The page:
Meghalaya or what is the feeling of living inside Gabriel Garcia Marquez’s book


Living root bridge

Meghalaya, which in Sanskrit means “the abode of clouds” (even the name gives allusions to some long gone continent or even another planet) is located in the most northern parts of India and is geographically and culturally separated from the other parts of India. It is like a surreal reality that exists only in the imagination of someone like Marquez. Entering this Indian state you find yourself in as if another country where there is nothing Indian. Here are some signs by which you can conclude you are in a parallel space-time continuum far from the normal mundane reality.

November in Meghalaya. At 4:30 p.m it is already dark. In the dusk one can see people wrapped in blankets with bright red lips and teeth, colored by the betel they chew all the time, walking vigorously in the cold humid weather. The somewhat flat faces, their eyes and the dark skin tells you that you are in the land of some unknown tribes. The strange quietness and desolation of the villages combined with the low temperatures (though you are in the tropics) slowly start influencing your senses dragging you in an uncharted territory. You wake up and contrary to all the biological laws you are in a pine forest with banana trees here and there.

While you walk in the streets you try to define the level of modernization and development of the local society, but you can’t. You see women wrapped in blankets walking next to girls dressed provocatively and with very modern hairstyle. Middle aged women with a light semi-transparent piece of cloth around their waist (think Roman style) wear glossy stilettos as if designed in the 40-s.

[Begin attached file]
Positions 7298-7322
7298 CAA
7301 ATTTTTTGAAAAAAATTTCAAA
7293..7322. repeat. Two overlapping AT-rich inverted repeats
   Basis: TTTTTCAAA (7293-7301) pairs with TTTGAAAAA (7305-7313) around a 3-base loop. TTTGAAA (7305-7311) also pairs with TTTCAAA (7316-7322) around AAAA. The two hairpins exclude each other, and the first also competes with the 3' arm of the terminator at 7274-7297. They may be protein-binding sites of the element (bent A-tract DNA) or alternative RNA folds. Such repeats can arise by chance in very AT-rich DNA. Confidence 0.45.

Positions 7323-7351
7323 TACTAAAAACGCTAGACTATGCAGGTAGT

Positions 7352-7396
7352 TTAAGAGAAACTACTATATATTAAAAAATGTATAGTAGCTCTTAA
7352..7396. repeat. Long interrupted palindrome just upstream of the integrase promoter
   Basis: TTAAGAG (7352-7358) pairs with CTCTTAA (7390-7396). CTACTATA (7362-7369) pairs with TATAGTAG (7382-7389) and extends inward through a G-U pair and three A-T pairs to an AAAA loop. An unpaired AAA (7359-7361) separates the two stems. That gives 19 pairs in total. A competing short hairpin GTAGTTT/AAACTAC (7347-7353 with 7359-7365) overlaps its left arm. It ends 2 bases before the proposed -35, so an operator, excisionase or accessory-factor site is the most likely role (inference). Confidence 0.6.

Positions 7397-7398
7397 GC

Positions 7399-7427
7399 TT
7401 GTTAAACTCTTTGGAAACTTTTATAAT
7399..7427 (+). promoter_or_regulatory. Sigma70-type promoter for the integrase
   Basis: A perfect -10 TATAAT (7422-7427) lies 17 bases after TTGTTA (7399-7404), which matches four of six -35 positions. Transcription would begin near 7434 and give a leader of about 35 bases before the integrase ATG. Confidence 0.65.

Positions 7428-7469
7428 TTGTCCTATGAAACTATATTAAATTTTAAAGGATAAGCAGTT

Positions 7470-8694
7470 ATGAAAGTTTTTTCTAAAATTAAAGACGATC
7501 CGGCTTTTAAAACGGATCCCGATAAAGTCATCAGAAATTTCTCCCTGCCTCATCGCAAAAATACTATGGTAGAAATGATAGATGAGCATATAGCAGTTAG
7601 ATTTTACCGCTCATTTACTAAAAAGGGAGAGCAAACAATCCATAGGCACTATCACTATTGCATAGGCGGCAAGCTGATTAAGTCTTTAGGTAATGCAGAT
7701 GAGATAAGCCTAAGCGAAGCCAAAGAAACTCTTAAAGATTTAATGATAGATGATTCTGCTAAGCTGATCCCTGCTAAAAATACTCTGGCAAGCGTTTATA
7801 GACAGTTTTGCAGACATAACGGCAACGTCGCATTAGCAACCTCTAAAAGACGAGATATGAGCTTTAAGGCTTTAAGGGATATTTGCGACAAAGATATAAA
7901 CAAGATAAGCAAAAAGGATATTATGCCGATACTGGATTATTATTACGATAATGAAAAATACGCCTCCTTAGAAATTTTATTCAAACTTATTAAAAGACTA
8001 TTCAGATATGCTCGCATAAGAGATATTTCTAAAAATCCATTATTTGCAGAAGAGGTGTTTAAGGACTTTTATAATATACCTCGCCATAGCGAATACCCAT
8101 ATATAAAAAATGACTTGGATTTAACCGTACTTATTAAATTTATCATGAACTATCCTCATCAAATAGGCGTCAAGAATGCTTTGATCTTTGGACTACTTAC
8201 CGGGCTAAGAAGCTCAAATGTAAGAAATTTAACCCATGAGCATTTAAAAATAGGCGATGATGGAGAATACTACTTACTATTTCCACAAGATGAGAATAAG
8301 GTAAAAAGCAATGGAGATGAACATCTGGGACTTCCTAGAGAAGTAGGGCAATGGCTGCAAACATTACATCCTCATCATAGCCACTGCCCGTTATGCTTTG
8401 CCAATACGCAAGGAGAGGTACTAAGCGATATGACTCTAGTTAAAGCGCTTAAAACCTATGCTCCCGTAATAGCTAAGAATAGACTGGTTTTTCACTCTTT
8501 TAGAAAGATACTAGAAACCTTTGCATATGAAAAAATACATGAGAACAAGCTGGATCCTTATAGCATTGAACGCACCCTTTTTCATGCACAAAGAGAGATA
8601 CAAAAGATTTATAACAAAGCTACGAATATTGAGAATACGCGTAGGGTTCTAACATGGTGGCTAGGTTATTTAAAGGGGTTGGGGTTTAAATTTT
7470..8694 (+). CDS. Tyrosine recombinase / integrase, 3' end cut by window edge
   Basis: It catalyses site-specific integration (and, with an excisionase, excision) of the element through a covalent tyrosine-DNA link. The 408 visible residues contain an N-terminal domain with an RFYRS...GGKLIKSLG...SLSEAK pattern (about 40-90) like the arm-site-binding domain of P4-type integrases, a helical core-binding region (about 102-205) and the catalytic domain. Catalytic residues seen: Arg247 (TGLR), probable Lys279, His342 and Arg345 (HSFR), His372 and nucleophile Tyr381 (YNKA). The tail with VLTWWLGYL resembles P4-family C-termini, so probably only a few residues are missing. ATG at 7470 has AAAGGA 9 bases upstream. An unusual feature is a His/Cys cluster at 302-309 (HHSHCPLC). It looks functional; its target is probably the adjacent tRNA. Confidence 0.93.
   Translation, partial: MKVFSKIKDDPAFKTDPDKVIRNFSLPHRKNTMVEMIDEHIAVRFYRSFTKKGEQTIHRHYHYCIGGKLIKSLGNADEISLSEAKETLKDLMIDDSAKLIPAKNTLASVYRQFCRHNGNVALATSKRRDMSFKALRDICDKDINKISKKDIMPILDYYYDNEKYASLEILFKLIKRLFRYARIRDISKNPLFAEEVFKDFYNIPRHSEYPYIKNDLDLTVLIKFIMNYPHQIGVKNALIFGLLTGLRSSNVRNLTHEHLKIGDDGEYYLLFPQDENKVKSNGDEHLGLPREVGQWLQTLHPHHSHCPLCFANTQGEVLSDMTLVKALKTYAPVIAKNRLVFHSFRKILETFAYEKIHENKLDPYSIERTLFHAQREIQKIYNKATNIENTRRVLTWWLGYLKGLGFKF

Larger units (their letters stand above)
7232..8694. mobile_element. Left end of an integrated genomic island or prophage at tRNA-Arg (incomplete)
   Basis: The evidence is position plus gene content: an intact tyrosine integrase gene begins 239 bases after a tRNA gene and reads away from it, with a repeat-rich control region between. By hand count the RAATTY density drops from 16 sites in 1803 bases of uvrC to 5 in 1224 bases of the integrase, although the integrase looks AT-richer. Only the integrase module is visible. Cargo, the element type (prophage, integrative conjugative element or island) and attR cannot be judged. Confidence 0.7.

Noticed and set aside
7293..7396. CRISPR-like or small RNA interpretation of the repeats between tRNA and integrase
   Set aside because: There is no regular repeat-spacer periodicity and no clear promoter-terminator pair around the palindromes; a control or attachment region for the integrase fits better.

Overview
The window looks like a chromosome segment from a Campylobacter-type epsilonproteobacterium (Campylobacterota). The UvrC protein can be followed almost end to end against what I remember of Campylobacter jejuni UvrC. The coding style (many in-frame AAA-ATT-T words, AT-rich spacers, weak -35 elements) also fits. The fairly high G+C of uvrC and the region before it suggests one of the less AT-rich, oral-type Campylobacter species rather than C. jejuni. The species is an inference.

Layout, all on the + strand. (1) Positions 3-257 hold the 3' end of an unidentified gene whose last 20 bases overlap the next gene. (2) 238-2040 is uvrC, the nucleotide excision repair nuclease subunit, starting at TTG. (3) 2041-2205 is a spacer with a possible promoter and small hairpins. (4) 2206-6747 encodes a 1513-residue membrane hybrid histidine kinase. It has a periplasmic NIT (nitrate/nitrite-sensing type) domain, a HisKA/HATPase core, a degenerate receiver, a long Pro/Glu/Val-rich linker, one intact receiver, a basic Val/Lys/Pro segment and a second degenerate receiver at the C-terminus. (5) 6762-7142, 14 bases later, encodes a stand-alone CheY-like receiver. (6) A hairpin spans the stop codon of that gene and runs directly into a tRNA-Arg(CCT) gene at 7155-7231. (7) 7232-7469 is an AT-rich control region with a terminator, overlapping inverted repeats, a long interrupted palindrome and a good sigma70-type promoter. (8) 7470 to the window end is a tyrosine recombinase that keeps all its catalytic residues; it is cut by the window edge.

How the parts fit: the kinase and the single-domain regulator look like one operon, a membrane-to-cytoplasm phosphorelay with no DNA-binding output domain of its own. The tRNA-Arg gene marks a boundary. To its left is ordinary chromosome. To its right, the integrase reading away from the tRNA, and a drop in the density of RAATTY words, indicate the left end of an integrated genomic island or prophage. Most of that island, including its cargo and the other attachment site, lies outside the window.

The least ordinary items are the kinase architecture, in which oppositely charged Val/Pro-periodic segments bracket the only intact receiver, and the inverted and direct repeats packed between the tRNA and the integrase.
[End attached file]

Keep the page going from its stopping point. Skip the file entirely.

Church of Don Bosco

Then you suddenly find yourself in a tropical jungle where bare footed indigenous people gather skillfully roots and herbs and then surprisingly you see in front of you a church (Presbyterian – mind you!) with a statue of Don Bosco outside. And next to it is the school “Sacred Heart” where you see pupils with short blue skirts or short pants with white socks above the knee.

At breakfast you go to a wooden shelter where there are a dozen of merchants who sell giant pieces of beef. Inside, still sleepy, with a chequered blanket worn as skirt, disheveled hair and bright red lipstick, is the owner who serves you the only vegetarian food they offer, which has pretty bad taste. But you know you will come back (because there aren’t much restaurants here).

Mower in the field and a dirty worker start talking to you with the perfect English accent. The fact that you have pitched your tent in the center of the town obviously doesn’t bother anyone and people behave as if nobody even sees it.

A house in the jungle

To summarize: you have just walked 10 km. and all your senses are blocked by the contradictory signals they receive – the pine forest with banana trees, the biting cold combined with the tropical jungle a few feet away, the people who look like coming from some tribe, but are actually well educated Presbyterian Christians. On top of all this the most emancipated women are those who actually rule this strange Matriarch society.

After you have encountered all these improbable things from the Meghalaya reality you are flabbergasted and perplexed and the only conclusion that could be done is: “I am in some surreal book”.

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